In these extreme locations, you can see the drastic difference in the visualization of each diagram. Also, you can start examining other strategies to be implemented in these regions. For example, the Barrow, AK dry bulb diagram is dominated by cooler temperatures, with the high point of the legend beginning at 57°F. In this case, the cove.tool help legend recommends high insulation and high solar access to allow for heat gain. An easy design recommendation for a quick sustainability win.

Contrast with Phoenix, AZ where the Relative Humidity diagram shows a predominately dry climate where a strategy of water based evaporative cooling should be used. For example, a courtyard with a pool could used to circulate cool air through an atrium to cool the spaces.

2. Radiation by Sky Segment

Also known as the radiation dome, this diagram chronicles the sun angle and solar intensity at which sunlight strikes an area. The Radiation dome is used in the design process to determine how to orient the building, and if the flexibility of orientation is not applicable, where to put the maximum glazing percentage in the project.

Radiation dome diagram with total radiation from cove.tool

For a building in Atlanta, the Radiation Dome shows that most direct sunlight comes in form East-South-West at mid to high angle segments. Reading this and knowing Atlanta is slightly heating dominated climate (“heating dominated” means a location whose EUI is dominated by heating loads), we can reference the diagram on the right to pick a strategy. The best passive strategy to carry forward is placing more glazing in Northeast, North, Northwest facades where radiation is lower (the blue angles). In areas facing the other cardinal directions, glazing should be used sparingly. Keep in mind the hot, high angles by considering shading with overhangs, fins, and one should keep an eye out for glare discomfort. If we look again at an extreme weather location, like Barrow, AK radiation dome (below) we can see a very different shape and preferred strategy. In Barrow, the heating dominant climate would want to utilization high radiation for heat gain. Placing glazing in these locations would be a great improvement to comfort. Create this diagram for your project now.

Radiation Dome diagram from cove.tool

3. Radiation Benefit

The Radiation Benefit diagram has a similar representation to the Radiation by Sky Segment of above, but a different focus on the conclusions that should be drawn. The difference is it differentiates the “good radiation” from the “bad radiation”. Create this diagram for your project now.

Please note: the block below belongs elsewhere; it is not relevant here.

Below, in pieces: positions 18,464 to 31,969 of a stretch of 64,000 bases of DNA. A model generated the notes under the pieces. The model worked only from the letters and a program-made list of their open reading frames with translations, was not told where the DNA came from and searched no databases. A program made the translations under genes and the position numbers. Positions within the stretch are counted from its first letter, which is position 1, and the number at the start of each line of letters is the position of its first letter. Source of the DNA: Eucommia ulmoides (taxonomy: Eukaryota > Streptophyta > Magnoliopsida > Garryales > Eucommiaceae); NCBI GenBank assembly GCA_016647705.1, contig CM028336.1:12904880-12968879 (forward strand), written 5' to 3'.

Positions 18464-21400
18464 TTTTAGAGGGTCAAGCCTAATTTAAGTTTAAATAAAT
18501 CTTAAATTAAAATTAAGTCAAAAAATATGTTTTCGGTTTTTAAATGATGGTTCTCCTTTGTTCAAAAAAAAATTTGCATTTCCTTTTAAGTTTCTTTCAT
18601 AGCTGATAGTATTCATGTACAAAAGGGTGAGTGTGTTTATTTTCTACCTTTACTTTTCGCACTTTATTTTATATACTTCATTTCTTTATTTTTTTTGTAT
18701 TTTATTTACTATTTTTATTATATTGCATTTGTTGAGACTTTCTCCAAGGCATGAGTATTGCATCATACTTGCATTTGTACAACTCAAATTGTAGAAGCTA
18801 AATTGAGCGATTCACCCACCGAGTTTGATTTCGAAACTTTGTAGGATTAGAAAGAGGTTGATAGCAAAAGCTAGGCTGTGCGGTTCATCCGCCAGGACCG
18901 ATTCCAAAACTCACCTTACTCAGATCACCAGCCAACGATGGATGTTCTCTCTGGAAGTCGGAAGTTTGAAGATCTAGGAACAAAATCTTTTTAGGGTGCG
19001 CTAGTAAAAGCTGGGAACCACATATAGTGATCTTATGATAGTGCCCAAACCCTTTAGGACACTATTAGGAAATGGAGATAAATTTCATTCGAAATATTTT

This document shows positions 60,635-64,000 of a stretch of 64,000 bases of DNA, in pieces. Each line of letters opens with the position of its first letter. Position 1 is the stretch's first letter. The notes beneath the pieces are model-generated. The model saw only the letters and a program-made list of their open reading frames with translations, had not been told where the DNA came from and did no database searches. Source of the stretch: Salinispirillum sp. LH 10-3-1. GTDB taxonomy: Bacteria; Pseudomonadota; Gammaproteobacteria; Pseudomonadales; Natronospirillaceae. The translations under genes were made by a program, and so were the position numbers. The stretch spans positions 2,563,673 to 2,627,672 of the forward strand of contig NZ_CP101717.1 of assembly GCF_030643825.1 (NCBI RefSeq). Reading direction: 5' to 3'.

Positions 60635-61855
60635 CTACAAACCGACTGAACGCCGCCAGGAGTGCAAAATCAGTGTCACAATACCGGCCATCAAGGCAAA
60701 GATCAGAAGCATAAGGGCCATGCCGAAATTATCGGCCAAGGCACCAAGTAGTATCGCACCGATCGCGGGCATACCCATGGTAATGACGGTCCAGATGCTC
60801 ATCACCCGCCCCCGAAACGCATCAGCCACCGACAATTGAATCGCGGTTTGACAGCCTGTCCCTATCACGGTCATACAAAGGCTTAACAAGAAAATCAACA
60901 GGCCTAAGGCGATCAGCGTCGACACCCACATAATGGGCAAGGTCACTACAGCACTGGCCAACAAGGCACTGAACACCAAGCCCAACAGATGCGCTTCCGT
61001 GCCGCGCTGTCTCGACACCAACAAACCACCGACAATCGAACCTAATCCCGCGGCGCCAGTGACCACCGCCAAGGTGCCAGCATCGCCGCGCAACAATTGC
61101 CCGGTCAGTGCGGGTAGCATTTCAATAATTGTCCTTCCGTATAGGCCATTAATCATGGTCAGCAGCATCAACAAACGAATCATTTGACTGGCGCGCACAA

Radiation Benefit Diagram from cove.tool

3. Wind Diagram

Using this graph one can identify a climate zone’s prevailing winds. Knowing the prevailing winds, we can identify the best building facades to use for passive ventilation strategies such as operable window placement. Atlanta’s calendar wind analysis has fairly varied winds over the year, but between the cooler months October through February a strong NW wind dominates the climate stream.  Create this diagram for your project now.

Wind Diagram from cove.tool

4. Adaptive Comfort

As defined by the ASHRAE Standard 55, thermal comfort success in commercial buildings is defined as a comfort level that meets the needs of 80% of its occupants. However, thermal comfort depends on far more than just the temperature of the air—it also takes into consideration the environmental factors of mean radiant temperature, relative humidity and air velocity, and the incorporation of highly variable personal factors like amount of clothing, physical activity and more.

This adaptive comfort chart showcases to the expected daily comfort profile for your site location. Using this Diagram, one can determine the likely heating, cooling and de/humidification schedule throughout a typical year. Create this diagram for your project now.

Adaptive Comfort Diagram from cove.tool

5. Psychrometric Chart

Psychrometric Chart from cove.tool

Using the graph, one can determine the number of hours per year a specific physical and thermodynamic condition occurs in a specific climate zone. Each opaque block represents the number of hours where a specific condition occurs. Overlaid polygons are used to identify specific that add to the annual percentage of hours an occupant would be comfortable.

A higher percentage is better, i.e. more hours where no mechanical support is necessary. Use the polygon glossary below to understand what strategy can be used to improve comfort. Create this diagram for your project now.